I've read that many G6s affected animals don't live past 6 months :shrug:
Not saying you are wrong, or that it is G6S. Any Nubian or Nubian x should either be tested or be N/N or N/C by parentage.

From an article I just recently read
"Goats who have the disease can display muscular incoordination, poor growth, immune system suppression and in general, failure to thrive. They usually do not live past 6 months."
 

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Discussion Starter · #8 ·
I remember this little guy! I don't think it is G6S deficiency - that normally presents at the earliest 4 months of age....... I do think it was his presentation and maybe being cramped in utero which resulted in some neurological damage. The paths to the brain can take some time to redirect, but it's good he is eating and gaining. He may or may not always fall over and have some special needs. If he were mine I would not band him at all - I would opt for burdizzo - a few seconds and done, no problems with open wounds, flies, etc. I give mine a bit of banamine before and have my vet do it. I have given away goats in the past to families with some hard working 4-h kids - the result is a wonderful feeling that you provide a great home and loving family - worth the $50 to me in for a small price.... but your call.
Thank you. I'll look into a burdizzo locally, I don't have it myself but I was thinking that the banding would be too much for him.
 

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Discussion Starter · #9 ·
I would try a 5 day sequence of B-Complex injections as well as a dose of Bo-Se if you haven't already.
I haven't done b complex yet but that's a good idea, I will try that tonight. He had BoSe a few days after birth. I'm not sure if a second would be detrimental... thoughts?
 

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Discussion Starter · #10 ·
I've read that many G6s affected animals don't live past 6 months :shrug:
Not saying you are wrong, or that it is G6S. Any Nubian or Nubian x should either be tested or be N/N or N/C by parentage.

From an article I just recently read
"Goats who have the disease can display muscular incoordination, poor growth, immune system suppression and in general, failure to thrive. They usually do not live past 6 months."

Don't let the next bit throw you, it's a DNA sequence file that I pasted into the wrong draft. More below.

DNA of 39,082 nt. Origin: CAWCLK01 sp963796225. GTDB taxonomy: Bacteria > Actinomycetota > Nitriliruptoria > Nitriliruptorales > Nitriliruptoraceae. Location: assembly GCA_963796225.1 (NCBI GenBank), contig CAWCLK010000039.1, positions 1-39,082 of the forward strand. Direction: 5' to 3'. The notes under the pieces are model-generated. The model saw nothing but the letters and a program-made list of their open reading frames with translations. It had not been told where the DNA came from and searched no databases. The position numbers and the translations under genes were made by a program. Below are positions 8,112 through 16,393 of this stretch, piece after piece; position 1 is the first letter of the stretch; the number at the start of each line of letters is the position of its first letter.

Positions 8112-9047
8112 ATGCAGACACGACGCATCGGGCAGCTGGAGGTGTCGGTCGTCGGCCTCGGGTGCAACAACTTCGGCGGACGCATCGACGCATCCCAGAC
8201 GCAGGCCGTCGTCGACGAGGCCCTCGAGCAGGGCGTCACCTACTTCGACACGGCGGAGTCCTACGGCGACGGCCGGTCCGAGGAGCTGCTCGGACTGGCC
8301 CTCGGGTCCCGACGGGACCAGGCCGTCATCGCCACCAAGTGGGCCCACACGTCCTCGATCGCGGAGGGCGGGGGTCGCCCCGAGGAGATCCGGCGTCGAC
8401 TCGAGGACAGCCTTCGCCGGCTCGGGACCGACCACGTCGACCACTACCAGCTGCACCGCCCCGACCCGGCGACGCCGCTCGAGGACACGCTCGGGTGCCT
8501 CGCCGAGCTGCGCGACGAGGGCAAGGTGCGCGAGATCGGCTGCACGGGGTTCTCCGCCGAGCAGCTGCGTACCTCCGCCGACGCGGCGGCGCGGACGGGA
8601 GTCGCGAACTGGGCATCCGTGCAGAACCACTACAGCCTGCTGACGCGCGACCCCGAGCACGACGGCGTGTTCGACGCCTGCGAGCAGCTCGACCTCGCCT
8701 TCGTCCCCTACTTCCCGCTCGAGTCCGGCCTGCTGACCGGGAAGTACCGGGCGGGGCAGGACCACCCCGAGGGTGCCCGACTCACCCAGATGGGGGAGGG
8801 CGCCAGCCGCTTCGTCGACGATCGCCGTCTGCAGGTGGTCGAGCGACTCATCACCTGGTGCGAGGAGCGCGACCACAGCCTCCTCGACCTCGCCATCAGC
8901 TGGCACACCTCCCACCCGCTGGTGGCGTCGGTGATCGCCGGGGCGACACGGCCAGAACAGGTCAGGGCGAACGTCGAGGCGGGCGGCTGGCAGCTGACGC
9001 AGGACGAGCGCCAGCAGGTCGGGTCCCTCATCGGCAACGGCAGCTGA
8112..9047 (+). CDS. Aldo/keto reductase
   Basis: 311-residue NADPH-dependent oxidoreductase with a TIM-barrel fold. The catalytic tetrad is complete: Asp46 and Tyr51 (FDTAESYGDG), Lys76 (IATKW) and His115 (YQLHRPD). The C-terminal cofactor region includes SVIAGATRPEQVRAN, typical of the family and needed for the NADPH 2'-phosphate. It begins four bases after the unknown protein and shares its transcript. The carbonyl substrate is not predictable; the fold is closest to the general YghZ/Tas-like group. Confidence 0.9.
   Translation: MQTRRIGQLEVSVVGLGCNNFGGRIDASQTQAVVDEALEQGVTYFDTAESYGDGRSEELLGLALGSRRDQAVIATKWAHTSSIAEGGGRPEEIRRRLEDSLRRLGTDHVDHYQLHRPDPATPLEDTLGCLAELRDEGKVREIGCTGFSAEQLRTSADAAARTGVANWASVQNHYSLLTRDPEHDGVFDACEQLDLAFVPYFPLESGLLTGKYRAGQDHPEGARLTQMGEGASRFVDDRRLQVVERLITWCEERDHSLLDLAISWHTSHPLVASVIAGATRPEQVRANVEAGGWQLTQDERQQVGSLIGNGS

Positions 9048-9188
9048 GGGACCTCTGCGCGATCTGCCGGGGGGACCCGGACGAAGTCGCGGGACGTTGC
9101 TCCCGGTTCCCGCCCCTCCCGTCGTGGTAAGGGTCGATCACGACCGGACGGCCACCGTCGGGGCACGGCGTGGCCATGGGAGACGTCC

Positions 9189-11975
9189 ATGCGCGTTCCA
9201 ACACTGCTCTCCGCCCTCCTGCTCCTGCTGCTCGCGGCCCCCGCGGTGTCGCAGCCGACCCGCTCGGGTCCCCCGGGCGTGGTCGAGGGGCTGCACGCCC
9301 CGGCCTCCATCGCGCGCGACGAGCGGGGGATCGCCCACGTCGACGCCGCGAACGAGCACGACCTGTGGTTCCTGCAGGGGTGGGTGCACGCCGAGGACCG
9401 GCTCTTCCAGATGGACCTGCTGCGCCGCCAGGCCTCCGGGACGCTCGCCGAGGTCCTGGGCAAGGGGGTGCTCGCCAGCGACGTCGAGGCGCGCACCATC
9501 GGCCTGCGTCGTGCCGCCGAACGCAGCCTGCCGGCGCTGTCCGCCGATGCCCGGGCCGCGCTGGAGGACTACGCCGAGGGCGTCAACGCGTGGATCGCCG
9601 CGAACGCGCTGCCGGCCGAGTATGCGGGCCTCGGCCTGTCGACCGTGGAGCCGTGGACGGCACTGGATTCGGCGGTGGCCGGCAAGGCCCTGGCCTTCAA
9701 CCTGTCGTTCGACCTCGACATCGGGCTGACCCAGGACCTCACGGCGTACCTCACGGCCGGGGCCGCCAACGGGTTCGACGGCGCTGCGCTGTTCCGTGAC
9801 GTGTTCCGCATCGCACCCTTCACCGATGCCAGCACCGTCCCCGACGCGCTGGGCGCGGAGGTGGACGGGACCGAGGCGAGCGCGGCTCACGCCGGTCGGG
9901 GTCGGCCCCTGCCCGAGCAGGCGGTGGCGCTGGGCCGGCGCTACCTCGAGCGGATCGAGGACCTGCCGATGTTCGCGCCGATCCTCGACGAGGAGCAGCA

It could very well be that. I need to have my girls tested to see if they are carriers. It was new to me until a few months ago. The other kids are perfectly healthy, although I'm aware it may not affect all kids at once depending on how the genes fall.
 

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Fair-Haven
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True - G6S can be debilitating. I test my whole herd. Gratefully everyone is N/N . Do know that if your girls are carriers and you breed to a Normal buck (N/N) you will not have affected kids, only normal or carriers. G6S usually becomes suspect at 3-4 months of age, with lax muscle, slab sided appearance and failure to gain weight (think of a Johnes looking appearance). Neurological symptoms occur, frequently in lack of control in the back end and balance. The longest lived goat that is documented with G6S lived just short of 4 years - you can look at Running River goats, she documented her doe that was affected. You can have a mineral panel run to see what his levels are as far as selenium is concerned. If you are an ADGA member, you can test through them for G6S at UC Davis for a reduced fee - it was $25 for members last year..... we are all pulling for your little guy!
 

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I haven't done b complex yet but that's a good idea, I will try that tonight. He had BoSe a few days after birth. I'm not sure if a second would be detrimental... thoughts?
How old is he?
Is your herd known to be selenium deficient?
 

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I don't have any insight on what might be wrong, but I can weight in as some one with a goat who has some neurological issues caused by brain damage. She took a nasty hit to the head that messed her up but after she recovered despite a few issues she has a happy and normal life. Her problems are a bit in balance, she fell a lot when she was recovering because she couldn't handle turning without falling, but after a while she got the hang of it and now she just does a few things, like avoiding tight turns and making sure shes lined up really well before she jumps on the milk stand.

So if he survives, I wouldnt worry too much about his quality of life. He'll learn how to move with as few falls as he can, and even if he does fall, so long as he doesnt get hurt its okay. He might do better with hang out times where he can sit down with his people then going for walks and such. You might also want to avoid putting him anywhere he needs to climb up steps or anything too.